Fitbit Releases $353M In Revenue, Beats Loss Estimated In Q2 2017

Fitbit on Wednesday published its consolidated financial report for the second quarter of the year, revealing that it generated $353.3 million in revenue over the three-month period ending June 30, thus beating street estimates of approximately $341 million by a significant margin. The company’s adjusted loss in the same period amounted to $0.08 per share and was almost 50 percent smaller than the $0.15 figure given by Thomson Reuters earlier this month. The company’s shares are currently trading almost nine percentage points up, indicating that investors are pleased by the fact that Fitbit posted much lower losses than the market expected. The firm still has some way to go in order to bounce back from its recent issues, having reported earnings of $0.12 per share in the second quarter of last year.


The San Francisco, California-based original equipment manufacturer (OEM) revealed that it sold 3.4 million devices in Q2 2017, thus meeting most consensus estimates. Fitbit co-founder and Chief Executive Officer James Park stated that this improved performance was directly prompted by the increasing demand for the firm’s products that weren’t expected earlier this year, adding that the tech company is now looking to build on that momentum by releasing a dedicated smartwatch which will be aimed at consumers looking for a health and fitness-oriented wearable. The product will be released in time for this year’s holiday season and should additionally improve Fitbit’s commercial performance, allowing it to conclude the year on a high note, Mr. Park believes.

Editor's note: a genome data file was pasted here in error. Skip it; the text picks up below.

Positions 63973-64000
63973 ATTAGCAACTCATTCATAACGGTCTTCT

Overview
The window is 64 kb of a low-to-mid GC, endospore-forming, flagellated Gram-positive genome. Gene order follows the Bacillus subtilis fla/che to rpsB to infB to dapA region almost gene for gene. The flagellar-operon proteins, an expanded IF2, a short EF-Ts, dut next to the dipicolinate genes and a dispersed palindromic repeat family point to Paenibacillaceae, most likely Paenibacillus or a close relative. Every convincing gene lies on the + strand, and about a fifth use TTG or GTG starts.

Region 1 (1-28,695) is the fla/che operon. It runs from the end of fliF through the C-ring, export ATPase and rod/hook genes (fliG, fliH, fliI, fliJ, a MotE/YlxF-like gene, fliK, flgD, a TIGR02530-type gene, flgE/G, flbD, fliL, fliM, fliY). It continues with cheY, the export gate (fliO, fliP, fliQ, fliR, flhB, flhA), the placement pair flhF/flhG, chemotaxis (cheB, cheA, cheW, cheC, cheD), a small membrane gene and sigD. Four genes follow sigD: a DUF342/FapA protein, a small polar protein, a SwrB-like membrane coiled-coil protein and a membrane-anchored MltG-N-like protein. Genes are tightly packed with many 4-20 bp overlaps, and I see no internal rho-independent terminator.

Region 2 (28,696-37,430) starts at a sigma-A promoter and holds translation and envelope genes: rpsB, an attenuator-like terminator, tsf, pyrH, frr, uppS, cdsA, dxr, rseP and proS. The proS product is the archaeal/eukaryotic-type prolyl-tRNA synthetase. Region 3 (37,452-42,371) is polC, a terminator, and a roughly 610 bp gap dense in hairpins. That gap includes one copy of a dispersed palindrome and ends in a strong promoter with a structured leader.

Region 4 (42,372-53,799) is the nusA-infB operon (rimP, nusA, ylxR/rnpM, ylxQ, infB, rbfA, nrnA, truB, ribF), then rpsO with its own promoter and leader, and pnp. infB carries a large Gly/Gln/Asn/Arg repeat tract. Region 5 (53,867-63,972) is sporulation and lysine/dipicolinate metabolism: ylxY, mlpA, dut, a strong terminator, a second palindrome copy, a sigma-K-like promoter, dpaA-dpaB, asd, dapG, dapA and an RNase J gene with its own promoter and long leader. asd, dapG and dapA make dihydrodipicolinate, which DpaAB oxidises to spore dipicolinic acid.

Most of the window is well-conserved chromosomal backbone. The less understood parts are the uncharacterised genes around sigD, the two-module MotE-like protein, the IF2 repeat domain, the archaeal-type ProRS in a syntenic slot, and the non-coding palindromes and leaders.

The release of a new smartwatch is just the beginning of the company’s long-term corporate strategy aimed at dominating the health wearable segment. Fitbit CEO explained that the firm will be looking to continue leveraging its brand and assets to ennoble its product and service portfolio in the future but didn’t elaborate on the matter. Fitbit’s latest financial report also revealed that 38 percent of its new products were purchased by its existing customers, with 39 percent of that group not using its older products for at least three months prior to their new purchase. This particular metric indicates that the firm may have managed to revitalize its user base and once again get them excited about its new offerings, though it remains to be seen how its user retention rates will fare in the coming months. 


Source: Fitbit Via: Business Insider




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